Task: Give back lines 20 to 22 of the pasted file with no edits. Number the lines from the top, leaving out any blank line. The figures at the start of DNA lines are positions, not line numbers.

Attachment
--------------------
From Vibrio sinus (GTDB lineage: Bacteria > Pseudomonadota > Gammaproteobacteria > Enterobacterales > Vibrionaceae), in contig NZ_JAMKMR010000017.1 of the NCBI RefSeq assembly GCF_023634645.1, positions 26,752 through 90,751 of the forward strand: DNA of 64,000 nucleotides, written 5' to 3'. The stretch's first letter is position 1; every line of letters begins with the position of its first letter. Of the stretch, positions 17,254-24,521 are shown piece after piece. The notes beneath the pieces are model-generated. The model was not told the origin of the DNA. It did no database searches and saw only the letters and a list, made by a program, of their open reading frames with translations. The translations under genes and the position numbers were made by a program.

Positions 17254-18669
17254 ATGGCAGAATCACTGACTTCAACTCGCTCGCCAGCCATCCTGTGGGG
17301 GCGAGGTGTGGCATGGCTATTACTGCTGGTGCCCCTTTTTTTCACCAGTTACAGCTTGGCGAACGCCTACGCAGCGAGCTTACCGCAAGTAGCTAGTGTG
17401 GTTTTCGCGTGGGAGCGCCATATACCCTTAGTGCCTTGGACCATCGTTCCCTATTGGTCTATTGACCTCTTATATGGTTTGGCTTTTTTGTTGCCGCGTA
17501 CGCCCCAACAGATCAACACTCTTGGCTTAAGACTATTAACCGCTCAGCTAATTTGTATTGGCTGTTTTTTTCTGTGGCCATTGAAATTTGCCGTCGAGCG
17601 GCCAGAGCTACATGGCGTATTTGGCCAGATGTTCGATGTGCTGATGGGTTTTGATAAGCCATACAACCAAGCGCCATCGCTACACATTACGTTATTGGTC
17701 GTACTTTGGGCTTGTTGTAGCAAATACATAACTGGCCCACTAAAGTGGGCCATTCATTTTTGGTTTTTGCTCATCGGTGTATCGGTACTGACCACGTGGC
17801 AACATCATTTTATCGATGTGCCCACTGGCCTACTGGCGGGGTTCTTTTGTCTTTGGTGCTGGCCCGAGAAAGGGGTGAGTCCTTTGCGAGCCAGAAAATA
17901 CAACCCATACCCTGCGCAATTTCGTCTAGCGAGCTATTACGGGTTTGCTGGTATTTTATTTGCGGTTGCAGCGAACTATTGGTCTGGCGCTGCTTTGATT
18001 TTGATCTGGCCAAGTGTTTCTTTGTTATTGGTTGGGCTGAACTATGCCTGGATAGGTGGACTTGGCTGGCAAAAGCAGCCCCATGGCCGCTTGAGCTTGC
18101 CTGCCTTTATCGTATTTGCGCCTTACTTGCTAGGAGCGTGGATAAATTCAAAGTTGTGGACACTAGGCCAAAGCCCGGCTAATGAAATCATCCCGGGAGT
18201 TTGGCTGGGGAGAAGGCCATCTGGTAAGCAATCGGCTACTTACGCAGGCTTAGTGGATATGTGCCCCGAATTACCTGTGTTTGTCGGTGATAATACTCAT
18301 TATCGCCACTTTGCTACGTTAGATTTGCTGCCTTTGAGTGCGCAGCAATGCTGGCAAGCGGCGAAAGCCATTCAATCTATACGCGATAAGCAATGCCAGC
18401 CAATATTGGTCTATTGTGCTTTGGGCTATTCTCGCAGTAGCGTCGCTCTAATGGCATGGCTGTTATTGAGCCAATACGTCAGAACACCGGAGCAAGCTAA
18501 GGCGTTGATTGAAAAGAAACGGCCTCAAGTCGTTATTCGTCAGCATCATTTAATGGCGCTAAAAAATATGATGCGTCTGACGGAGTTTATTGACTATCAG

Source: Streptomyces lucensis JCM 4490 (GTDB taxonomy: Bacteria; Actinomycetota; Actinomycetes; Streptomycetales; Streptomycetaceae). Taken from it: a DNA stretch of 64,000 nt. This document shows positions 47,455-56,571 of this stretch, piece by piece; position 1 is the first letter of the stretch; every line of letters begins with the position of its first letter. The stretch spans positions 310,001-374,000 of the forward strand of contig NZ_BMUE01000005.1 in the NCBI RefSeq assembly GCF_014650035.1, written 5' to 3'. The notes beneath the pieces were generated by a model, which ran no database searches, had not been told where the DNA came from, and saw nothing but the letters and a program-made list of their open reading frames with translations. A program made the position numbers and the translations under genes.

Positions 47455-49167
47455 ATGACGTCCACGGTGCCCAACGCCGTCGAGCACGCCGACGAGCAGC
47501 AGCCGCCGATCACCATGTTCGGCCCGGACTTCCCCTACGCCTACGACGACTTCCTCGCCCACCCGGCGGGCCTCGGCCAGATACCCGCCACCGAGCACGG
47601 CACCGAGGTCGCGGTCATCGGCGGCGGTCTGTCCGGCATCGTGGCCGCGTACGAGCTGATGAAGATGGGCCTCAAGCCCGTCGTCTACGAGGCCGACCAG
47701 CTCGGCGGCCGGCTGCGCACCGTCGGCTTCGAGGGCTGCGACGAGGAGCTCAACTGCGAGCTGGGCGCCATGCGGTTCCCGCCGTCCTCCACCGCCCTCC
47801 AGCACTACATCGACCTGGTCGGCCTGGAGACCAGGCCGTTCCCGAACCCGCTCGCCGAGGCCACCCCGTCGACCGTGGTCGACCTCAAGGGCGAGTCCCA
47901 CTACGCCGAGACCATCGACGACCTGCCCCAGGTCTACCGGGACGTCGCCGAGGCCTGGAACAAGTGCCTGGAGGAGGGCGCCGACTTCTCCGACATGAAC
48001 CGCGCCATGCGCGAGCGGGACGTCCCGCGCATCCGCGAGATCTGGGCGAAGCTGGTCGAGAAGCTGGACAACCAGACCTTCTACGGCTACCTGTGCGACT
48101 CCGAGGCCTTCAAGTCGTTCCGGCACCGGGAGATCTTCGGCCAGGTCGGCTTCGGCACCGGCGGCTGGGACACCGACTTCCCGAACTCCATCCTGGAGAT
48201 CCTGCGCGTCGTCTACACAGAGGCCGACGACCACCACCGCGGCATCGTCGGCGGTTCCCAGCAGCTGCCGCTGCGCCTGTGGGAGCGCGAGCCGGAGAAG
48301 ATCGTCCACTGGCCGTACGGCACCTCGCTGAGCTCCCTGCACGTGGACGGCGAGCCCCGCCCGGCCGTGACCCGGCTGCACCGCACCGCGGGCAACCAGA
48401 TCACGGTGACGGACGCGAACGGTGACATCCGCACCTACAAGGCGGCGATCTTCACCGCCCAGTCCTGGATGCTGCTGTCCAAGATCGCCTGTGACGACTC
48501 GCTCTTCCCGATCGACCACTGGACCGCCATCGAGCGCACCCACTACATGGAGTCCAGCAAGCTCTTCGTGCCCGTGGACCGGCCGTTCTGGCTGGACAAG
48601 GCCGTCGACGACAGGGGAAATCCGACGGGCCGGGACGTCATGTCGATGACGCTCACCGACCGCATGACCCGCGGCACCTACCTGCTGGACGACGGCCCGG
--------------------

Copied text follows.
47501 AGCCGCCGATCACCATGTTCGGCCCGGACTTCCCCTACGCCTACGACGACTTCCTCGCCCACCCGGCGGGCCTCGGCCAGATACCCGCCACCGAGCACGG
47601 CACCGAGGTCGCGGTCATCGGCGGCGGTCTGTCCGGCATCGTGGCCGCGTACGAGCTGATGAAGATGGGCCTCAAGCCCGTCGTCTACGAGGCCGACCAG
47701 CTCGGCGGCCGGCTGCGCACCGTCGGCTTCGAGGGCTGCGACGAGGAGCTCAACTGCGAGCTGGGCGCCATGCGGTTCCCGCCGTCCTCCACCGCCCTCC